A Little Bit of Wonder

Everybody’s talking about Wonder Woman these days. And my gosh, am I glad for it. ‘Bout time we got caught up in the awesomeness of a female superhero.

But when I finally went to see it this week, I was still a bit trepidatious. I mean, would it really live up to the hype? Or would it come across as a story filtered through a male fantasy?

Thankfully, it was the former. And hello, shout out to a woman director as well. (More, please.)

It had humor and heart and some awesome fighting. And it made me look at Wonder Woman herself in a new light. Granted, I didn’t know much about the comic book superhero to start with. I haven’t seen the older movie or even Batman vs. Superman. I only knew she wore a ridiculous outfit, which was, fortunately, toned down in this version, becoming more like functional armor and less like a swimsuit. (Glory, hallelujah.)

In fact, everything is toned down, the story and characters treated with a sophisticated subtlety that I loved. And Diana is revealed to be a multi-dimensional human being. (A multi-dimensional woman in an action movie. Imagine that!)

She’s neither objectified nor masculinized, which were my two main fears. Far too often, a female character is either a sex object or “just one of the boys.” Not so here. Throughout the movie, you can see Diana’s more feminine traits and how her compassion and kindness are part of her strength instead of detracting from it. And yes, she’s certainly beautiful, but her fighting style isn’t the hyper-sexualized style commonly seen in action movies. No slinking or sashaying in sight. This lady ain’t no simple eye candy. She fights with strength while also utilizing her agility, like a gymnast.

And while being raised on a remote island with only women has created some real world naiveté, Diana is also shown to be highly intelligent, fluent in multiple languages, and able to connect with people. And when people (*cough* men *cough*) try to tell her something she knows isn’t true, she trusts herself. This is a woman who is confident in her abilities and will stop at nothing to protect others.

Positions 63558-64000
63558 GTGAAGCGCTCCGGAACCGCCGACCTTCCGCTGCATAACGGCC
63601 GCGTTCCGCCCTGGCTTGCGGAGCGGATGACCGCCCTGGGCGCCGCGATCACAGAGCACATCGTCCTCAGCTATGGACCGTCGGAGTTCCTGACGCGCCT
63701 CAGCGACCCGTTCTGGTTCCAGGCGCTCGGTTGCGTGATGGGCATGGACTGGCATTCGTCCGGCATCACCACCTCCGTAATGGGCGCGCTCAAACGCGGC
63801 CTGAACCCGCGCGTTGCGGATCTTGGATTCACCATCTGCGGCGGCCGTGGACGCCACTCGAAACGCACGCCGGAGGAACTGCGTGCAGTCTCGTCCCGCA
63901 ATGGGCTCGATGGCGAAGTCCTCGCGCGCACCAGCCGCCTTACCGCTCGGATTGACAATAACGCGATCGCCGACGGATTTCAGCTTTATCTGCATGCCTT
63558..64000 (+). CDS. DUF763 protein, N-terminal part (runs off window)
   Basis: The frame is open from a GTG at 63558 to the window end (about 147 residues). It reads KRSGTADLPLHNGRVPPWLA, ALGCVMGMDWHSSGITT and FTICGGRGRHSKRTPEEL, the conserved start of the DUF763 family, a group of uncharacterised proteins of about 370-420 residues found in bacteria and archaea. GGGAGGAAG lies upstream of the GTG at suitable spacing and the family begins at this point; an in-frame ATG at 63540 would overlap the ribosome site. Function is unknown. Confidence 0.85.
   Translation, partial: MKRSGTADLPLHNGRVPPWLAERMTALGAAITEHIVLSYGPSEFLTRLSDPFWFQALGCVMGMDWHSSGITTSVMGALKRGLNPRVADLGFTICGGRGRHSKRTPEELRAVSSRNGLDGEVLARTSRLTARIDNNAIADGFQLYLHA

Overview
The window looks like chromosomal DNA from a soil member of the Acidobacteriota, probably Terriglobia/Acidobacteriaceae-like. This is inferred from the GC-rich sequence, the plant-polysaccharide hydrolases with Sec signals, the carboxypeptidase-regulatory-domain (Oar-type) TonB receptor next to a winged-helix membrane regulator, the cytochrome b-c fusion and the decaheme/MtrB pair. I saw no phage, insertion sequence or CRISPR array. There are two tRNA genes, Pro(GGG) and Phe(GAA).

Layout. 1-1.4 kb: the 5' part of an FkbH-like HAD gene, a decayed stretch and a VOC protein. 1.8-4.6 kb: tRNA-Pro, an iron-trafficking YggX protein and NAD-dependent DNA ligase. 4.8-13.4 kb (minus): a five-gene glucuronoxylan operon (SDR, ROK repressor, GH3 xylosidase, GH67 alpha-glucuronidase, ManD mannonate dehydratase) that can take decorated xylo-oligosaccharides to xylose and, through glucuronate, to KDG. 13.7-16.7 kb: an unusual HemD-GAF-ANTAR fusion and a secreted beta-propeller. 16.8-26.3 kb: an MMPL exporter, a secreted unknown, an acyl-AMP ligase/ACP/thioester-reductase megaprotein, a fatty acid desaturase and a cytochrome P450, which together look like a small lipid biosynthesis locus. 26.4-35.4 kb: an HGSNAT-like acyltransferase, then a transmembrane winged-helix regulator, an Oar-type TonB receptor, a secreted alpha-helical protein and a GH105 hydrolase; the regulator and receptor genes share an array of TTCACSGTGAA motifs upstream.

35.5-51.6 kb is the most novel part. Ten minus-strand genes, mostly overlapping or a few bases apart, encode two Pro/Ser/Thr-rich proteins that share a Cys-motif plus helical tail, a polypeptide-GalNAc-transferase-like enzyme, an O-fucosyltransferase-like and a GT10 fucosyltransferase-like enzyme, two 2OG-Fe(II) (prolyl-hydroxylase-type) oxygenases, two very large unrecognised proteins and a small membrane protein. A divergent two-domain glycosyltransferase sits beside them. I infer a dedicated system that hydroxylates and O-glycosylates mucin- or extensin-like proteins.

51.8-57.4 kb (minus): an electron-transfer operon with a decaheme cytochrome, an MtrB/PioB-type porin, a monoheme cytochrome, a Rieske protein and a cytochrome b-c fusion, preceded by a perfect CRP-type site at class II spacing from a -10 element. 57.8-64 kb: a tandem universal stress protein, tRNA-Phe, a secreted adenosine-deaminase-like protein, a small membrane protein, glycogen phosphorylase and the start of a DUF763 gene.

That, ya’ll, is someone we should all aspire to emulate. Today, and every day, I’ll be embracing a little bit of wonder.


Why I Took Away My Husband’s Wedding Ring

It happened a couple weeks ago. My husband came home from work and reminded me that I still had his wedding ring. I’d completely forgotten. He’d had to remove his ring at the doctor’s office a few days before and he gave it to me to hold onto. I tucked it into my purse and promptly forgot about it.

I gasped. “You mean for the past three days, you haven’t been married to me!?”

We joke about this a lot. The truth is, I don’t really care if my husband wears a ring. He’s married to me, ring or not. And it’s hard for him to find a ring that fits. If it fits over his knuckle, it’s big on his finger and rolls around. He’s offered to get a tattoo on his finger instead, but given how often his style preferences change, I’m not sure that’s the best move.

“You know . . .” I continued. “They make silicone rings. Stretchy and comfy.” I’d seen a Facebook ad for one such brand.

“Oh yeah, I’ve heard about those.” He went on to tell me a story I wasn’t sure I wanted to know, about Jimmy Fallon and his wedding ring accident that resulted in a significant hand/finger injury.

I like my husband’s hands. I especially like the way they have five fingers each. And he’s accident-prone, my human. I could easily imagine a similar incident happening to him.

“That’s it. I’m not giving you your ring back.”

“Fine by me,” he replied.

Instead, I bought him a silicone ring for his birthday. A stretchy, comfy piece of silicone that fits over his knuckle and that, should he fall or accidentally hit his hand on something, will not injure his fingers. I’m a fan of that.

Because the truth is, what’s on his finger doesn’t matter. Whether he wears a ring or not, whether what he wears is expensive or all of 20 bucks, it doesn’t matter. What matters is that he’s my human and he comes home to me every day. And now I’ve increased the odds that he’ll have all his fingers when he does.